By Cynthia Ayala
Long ago, a tea party sent Alice to the madhouse, a tea party with blood and long ears. She doesn’t remember what happened, only that it broke her. That was then, this is now, where a fire sets her loose, and alongside her, a beast of power. Now Alice must go on the hunt for the beast, reopen old wounds, and seek out the Rabbit that led her to madness.
Published on August 4, 2015, by Ace,
Alice by Christina Henry is a fantasy/horror retelling of Lewis Carroll‘s classic Alice in Wonderland.
Alice is a very interesting novel that Henry was able to put together, capturing the voice of Wonderland and giving it a dark and gritty twist of fate, while also incorporating the real of reality within the realm of madness.
This is such a dark tale that brings readers characters they are very familiar with and shoves them into a dark realm. They are not nice characters, they are the villains in the world of Wonderland rather than the cute animals anyone is familiar with. That is what makes this tale so rich and captivating. This is not the Wonderland everyone is accustomed to this is a dangerous world, and with that knowledge, the reader feels all the tension and the danger alongside the characters. With that, the story stays dark, it remains gritty but it doesn’t lose the wonder that makes Wonderland what it is. It may turn the Wonderland into something frightening, but the fear, that tension, gives it that sense of realism that makes it stand apart from the other retellings.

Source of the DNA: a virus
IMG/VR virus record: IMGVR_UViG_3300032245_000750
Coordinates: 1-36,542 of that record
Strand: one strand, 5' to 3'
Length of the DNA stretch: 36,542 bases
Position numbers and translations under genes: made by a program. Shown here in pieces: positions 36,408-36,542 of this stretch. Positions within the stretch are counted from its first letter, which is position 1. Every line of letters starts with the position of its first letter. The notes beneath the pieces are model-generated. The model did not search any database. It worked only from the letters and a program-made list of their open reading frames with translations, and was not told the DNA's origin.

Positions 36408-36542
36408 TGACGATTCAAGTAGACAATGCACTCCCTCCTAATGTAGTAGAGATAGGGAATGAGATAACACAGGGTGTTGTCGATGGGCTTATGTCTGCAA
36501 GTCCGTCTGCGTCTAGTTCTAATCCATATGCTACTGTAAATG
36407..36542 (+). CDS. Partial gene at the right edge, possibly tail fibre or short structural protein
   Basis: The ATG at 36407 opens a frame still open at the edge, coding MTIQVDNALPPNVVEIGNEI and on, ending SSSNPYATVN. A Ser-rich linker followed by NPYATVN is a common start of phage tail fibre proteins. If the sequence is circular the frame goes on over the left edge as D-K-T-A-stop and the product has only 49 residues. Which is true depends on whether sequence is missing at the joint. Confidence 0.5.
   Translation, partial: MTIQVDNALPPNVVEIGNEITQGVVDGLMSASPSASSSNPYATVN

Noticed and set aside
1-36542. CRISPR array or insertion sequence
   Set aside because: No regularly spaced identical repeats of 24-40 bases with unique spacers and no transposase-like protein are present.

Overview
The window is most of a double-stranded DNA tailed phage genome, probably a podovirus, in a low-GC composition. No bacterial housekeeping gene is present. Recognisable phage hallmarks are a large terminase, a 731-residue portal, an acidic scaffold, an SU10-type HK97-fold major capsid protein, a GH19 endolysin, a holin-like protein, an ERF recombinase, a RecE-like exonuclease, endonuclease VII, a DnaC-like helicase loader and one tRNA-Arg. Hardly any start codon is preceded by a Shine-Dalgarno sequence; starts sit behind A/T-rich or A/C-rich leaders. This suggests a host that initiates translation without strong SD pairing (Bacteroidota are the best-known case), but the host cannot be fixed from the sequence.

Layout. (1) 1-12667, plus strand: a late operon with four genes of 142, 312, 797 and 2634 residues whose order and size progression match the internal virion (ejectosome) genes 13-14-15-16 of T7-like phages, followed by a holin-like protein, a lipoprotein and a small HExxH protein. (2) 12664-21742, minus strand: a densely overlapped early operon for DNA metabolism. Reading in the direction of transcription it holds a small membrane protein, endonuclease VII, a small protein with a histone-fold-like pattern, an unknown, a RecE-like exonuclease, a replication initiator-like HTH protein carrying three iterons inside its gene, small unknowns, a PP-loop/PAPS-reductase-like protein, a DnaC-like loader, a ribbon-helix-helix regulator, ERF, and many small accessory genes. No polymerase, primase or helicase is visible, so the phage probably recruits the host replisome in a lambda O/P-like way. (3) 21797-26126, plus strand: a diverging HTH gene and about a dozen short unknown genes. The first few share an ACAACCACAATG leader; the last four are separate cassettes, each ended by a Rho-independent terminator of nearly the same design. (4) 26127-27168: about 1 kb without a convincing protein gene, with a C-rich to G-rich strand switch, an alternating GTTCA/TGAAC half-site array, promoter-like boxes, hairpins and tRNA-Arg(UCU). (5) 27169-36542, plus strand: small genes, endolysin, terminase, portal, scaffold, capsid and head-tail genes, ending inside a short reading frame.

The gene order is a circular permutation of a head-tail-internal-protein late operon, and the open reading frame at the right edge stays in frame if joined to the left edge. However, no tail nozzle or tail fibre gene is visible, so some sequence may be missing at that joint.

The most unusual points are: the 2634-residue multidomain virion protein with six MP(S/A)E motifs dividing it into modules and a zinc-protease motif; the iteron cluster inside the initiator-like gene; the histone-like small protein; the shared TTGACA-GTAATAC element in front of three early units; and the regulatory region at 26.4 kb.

Everyone knows the character’s in this novel, there are no surprises there, but the humanistic brutality that Henry incorporated into this novel is so powerful and only adds to the richness of the novel. These characters are so well defined and characterized that they are easy to understand. Alice herself is very relatable, she’s a scared woman, not a girl, who is fighting to regain her memories of her tragic past that left her broken. However, she’s not letting it define her. It scared this unknowing, but also learning is frightening as well. This is a very real character, one the reader doesn’t struggle to understand but wants to succeed, and also pities. Henry inspires much from the reader, so many emotions in this dark and twisted tale that it keeps the reader hooked to the characters, and by extension, the story itself.
While this story is dark and brutal, the wonder remains. It is certainly twisted, but the twisted nature of it is what gives it a level of realism without hindering the story and without taking away some of that magic that makes Wonderland what it is.
Admittedly, the ending feels a little anticlimactic, but it’s a solid conclusion that leaves off with hope, and in a world of war and sadness, hope is always a treasure. (★★★★☆ |A)